Security Troopers work alongside Military Policemen from 8SIR. MPs have greater powers of arrest and detention. These MPs operate in a manner dependent on the local base security, carrying out normal duties within the unit according to their rank, or deployed solely to perform access control into the base at key entry points.
In the Sri Lanka Army, regiments and corps have Regimental Policemen (RP) assigned to soldiers to maintain discipline and security with bases and barracks. When serving as RPs, the soldiers will wear hackle, RP arm band, white leather/web belt, white anklets and cane of 18 inches in length per the regimental pattern.
Although not part of the Commonwealth, in the Indonesian National Armed Forces (TNI), the Regimental Police are known as "Provosts" or in Indonesian known locally as Provos which have the duties and responsibilities in the enforcement of internal discipline, law and order, and conduct access control for a battalion or regiment. They are separate from the Military Police because they have no authority outside of their battalion/regiment base (except for certain situations).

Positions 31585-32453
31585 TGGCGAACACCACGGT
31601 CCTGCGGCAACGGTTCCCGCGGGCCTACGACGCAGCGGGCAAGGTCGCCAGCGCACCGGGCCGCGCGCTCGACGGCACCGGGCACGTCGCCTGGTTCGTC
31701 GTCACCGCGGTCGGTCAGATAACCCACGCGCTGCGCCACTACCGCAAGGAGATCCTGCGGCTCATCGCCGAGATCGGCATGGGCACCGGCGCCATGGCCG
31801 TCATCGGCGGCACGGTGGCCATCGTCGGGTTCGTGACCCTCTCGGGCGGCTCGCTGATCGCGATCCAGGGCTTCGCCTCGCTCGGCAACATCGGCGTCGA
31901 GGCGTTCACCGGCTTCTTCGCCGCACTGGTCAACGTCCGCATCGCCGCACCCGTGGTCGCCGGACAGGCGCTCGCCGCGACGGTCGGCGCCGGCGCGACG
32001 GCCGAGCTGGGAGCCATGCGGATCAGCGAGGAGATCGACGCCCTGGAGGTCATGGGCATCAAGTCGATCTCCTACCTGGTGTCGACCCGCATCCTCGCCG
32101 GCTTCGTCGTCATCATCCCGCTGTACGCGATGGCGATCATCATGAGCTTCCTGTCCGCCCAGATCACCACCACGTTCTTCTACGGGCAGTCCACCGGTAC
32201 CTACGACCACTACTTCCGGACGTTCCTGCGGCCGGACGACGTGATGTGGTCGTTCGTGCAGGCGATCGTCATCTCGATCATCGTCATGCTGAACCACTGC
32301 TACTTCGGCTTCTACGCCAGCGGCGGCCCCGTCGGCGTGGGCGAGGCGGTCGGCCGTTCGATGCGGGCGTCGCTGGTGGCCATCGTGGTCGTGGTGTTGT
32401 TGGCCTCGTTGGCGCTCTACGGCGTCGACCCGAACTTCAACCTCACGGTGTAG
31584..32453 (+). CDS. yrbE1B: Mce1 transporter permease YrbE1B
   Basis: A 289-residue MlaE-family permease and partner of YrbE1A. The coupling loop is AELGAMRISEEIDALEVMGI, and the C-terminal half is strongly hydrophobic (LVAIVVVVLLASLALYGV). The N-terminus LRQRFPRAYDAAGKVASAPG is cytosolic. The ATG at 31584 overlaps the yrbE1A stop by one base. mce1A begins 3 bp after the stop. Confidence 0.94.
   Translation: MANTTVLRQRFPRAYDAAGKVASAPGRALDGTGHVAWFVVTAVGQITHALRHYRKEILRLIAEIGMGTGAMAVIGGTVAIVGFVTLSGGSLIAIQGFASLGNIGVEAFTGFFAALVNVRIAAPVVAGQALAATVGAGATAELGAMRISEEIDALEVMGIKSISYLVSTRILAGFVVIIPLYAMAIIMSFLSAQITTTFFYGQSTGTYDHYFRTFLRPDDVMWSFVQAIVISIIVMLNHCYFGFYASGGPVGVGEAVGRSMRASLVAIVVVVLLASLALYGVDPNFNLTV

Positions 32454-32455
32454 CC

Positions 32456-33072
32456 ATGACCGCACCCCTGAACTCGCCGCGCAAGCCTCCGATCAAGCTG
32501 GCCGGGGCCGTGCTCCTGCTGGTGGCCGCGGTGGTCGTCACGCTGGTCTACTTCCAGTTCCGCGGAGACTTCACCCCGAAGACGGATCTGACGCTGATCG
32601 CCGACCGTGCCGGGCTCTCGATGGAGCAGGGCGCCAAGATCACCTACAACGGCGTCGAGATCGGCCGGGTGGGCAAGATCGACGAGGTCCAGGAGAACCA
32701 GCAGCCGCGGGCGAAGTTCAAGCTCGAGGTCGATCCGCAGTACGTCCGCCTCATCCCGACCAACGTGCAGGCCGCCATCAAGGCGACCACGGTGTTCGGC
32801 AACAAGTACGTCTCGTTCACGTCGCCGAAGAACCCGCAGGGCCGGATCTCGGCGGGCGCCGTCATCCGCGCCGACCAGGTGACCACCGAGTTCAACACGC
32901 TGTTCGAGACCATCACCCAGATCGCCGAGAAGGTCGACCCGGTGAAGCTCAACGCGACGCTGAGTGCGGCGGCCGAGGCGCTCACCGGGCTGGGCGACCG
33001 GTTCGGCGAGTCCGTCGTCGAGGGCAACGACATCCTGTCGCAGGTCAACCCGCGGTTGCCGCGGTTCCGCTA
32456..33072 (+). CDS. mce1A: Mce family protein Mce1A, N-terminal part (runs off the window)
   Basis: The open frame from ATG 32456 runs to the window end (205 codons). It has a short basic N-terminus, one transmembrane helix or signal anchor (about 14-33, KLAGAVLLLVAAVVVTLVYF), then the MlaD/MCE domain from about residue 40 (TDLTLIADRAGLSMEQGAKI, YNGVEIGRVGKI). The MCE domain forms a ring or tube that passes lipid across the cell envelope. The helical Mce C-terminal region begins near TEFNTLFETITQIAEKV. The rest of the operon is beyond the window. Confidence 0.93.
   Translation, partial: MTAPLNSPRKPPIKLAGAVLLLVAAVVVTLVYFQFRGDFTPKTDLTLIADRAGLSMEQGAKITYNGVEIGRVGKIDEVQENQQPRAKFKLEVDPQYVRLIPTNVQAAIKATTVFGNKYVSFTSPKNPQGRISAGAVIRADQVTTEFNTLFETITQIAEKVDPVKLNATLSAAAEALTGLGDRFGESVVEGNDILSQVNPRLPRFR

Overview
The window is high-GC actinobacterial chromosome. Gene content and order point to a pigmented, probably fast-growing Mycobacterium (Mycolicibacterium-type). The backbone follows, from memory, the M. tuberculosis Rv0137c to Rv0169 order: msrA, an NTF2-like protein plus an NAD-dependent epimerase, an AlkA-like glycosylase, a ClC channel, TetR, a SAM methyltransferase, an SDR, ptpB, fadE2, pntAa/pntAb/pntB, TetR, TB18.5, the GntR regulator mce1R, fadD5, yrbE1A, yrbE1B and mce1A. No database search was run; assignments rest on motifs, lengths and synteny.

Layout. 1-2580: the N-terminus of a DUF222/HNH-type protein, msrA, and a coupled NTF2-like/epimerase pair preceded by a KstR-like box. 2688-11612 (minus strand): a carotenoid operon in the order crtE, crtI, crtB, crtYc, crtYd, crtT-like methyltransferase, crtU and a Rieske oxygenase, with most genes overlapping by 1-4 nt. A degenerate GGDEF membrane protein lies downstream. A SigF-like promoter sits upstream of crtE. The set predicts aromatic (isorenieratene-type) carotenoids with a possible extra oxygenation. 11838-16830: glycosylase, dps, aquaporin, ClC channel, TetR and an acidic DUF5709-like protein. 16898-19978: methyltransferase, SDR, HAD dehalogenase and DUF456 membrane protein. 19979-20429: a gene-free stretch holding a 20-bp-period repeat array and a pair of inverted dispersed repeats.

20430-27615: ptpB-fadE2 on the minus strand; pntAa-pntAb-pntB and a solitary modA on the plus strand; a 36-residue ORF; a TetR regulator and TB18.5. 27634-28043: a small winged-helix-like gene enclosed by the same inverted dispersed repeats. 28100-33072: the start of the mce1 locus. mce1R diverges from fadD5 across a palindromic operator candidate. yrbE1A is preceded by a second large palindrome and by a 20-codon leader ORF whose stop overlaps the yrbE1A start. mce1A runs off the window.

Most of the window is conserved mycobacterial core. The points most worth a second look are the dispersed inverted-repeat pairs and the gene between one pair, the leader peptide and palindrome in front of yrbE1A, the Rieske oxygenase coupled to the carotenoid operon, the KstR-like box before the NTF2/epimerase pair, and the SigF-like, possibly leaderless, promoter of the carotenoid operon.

Provosts are posted at the entrances of a military base and are identifiable by their white belts, white lanyards, and wear a dark blue brassard bearing the word "PROV" worn on their upper left sleeve. Soldiers who are selected to become Provosts are usually picked based on their big/tall posture, discipline, firmness, and attitude which can be dependent upon by the battalion/regiment commander in terms of implementing internal security and internal discipline enforcement. Soldiers who are caught red handed by Provosts conducting serious criminal offences are handed to the Military Police for further investigation.